In the United States, less then 30% of the population is within one hour of a major trauma center. Because not all emergency departments can provide adequate care to the multiple trauma patient, the golden hour of care (from the first 911 call, to delivery of the patient to a trauma center [and operating room]) becomes crucial. This course is designed to explore the importance of pre-hospital and emergency care of the critical trauma patient. Focus will be placed on interventions that are considered to be life saving from the time of injury until the patient has reached the operating room.  Nursing assessment, care and management of the critical trauma patient in the Emergency Department will be the final discussion in this course.

  • Trauma During Pregnancy - 3 Nursing CEs

    Course Description:

    This course is designed to provide the latest statistics regarding trauma and pregnancy. In addition this course will provide an overview of the care and management of the pregnant trauma victim. Focus will be placed on first understanding the physiologic differences between the pregnant and non-pregnant women (lab values, and hemodynamic values) and the need to adapt normal resuscitation efforts. Fetal physiology and potential for fetal injury during a traumatic event will also be presented. Nursing assessment (both maternal and fetal) will be the final focus of this course.


  • Geriatric Trauma - 2 Nursing CEs

    Course Description:

    This course is designed to give an overview on the care and management of the geriatric trauma patient. Statistics regarding the incidents of trauma as well as leading causes of trauma to geriatric patients will be presented. Focus will be placed on the affects that age and co-morbidity have on treatment options that are available for geriatric trauma patient. Nursing assessment and resuscitation efforts for geriatric trauma patients will be the final focus of this course.


  • Blunt Aortic Trauma - 2 CEs Blunt Aortic Trauma - 2 CEs
    Blunt Aortic Trauma - 2 CEs
    Author Kristi Hudson RN MSN CCRN
    Course Description
    Up to 15% of all deaths following motor vehicle collisions are due to injury to the thoracic aorta (second only to head injury as the cause of death). Blunt aortic trauma (usually dissection or rupture) is most often caused an acceleration/deceleration injury that is sustained during a motor vehicle collision (MVC). Although complete rupture or dissection of the aorta usually results in death at the scene, smaller tearing or shearing injuries if diagnosed promptly in the emergency department are survivable. This course is designed to give the critical care nurse a better understanding of the pathophysiology, signs/symptoms and diagnosis of blunt aortic injuries. Focus will be placed on management priorities depending on presentation. Nursing care and management in both the pre and post op phases of this patient population will be the final focus of this course.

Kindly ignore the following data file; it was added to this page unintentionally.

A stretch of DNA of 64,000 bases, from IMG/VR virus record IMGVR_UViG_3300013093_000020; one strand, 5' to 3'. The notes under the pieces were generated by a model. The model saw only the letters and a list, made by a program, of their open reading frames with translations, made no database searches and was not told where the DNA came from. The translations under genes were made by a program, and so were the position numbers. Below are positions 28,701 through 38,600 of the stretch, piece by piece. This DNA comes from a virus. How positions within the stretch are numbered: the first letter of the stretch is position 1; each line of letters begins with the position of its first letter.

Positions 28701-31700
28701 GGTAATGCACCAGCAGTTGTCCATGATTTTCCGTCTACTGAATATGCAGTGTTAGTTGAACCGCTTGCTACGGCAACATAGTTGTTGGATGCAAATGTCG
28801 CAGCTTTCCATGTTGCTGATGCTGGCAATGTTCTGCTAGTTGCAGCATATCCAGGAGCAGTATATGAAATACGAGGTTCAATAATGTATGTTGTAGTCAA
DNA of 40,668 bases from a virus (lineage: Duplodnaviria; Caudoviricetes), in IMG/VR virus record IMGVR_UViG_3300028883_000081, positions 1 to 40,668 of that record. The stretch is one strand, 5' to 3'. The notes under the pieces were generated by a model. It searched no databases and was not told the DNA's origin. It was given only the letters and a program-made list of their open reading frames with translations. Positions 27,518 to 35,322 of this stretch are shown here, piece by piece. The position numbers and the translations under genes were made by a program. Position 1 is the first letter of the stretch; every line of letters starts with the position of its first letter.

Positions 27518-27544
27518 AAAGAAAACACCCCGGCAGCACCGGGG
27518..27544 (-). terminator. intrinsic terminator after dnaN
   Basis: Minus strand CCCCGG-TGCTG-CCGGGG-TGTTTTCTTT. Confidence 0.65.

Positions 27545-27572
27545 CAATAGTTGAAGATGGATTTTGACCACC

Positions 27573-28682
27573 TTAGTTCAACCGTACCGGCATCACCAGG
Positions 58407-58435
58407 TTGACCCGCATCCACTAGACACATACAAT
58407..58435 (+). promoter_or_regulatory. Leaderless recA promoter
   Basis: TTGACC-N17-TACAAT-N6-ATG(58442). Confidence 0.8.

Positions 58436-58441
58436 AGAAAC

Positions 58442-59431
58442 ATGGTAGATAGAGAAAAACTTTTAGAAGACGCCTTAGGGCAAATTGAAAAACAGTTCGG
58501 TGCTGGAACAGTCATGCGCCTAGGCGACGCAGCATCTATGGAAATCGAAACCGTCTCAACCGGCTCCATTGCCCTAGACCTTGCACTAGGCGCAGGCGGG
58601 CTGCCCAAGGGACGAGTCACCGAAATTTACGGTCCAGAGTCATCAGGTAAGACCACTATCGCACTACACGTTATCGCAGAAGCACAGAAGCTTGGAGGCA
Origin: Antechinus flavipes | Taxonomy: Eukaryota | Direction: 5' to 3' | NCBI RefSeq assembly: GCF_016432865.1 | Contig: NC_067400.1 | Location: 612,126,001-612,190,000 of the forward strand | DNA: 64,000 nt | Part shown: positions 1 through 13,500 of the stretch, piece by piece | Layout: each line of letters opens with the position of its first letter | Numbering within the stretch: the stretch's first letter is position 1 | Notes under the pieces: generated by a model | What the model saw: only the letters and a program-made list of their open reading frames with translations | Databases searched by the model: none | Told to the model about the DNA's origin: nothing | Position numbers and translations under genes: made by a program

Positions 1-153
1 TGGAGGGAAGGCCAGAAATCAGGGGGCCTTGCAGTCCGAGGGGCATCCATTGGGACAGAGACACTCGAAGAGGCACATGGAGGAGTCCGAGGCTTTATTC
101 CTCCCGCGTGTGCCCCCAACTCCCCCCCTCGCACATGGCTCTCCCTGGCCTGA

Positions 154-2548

• Cardiac Trauma and Cardiac Tamponade - 2 Nursing CEs

    Course Description:

    This course is designed to investigate the care and management of the patient who suffers from acute cardiac trauma and cardiac tamponade. Focus will be placed on etiology, pathophysiology, clinical presentation and collaborative plan of care for both blunt and penetrating cardiac trauma (including nursing diagnosis). Etiology, pathophysiology, clinical presentation and collaborative plan of care for the patient who develops cardiac tamponade secondary to blunt/penetrating cardiac trauma will be the final focus of this course.


  • Burn Trauma Injuries-5 Nursing CEs

    Course Description

    This course is designed to review the overall management of the burn injured patient. Foundational knowledge of burn care will begin with a review of the anatomy and physiology of skin. Mechanisms of burn injury and pathophysiological concepts related to burn injuries. Focus will be on general systemic manifestations of burn injuries, treatment of burn injuries and wound management. Special concerns regarding the burn injured patient will be highlighted and emphasized. The role of the nurse in providing care will be discussed and common nursing diagnoses presented. The phases of burn care will be the final focus of the course.


  • Hypothermia in Trauma; Friend or Foe? - 2 CEs
    Hypothermia in Trauma; Friend or Foe? - 2 CEs
    Author: Kristi Hudson RN MSN CCRN


    Course Description:
    The induction of hypothermia to preserve cellular function has been well established in many clinical settings. In the setting of traumatic injury however; it remains a controversial subject. This course will discuss hypothermia and thermoregulation, as well as describe the physiologic changes that occur with the hypothermic trauma patient. Focus will be place on the differences between spontaneous and induced hypothermia, with emphasis placed on nursing care and management in both spontaneous and induced hypothermia.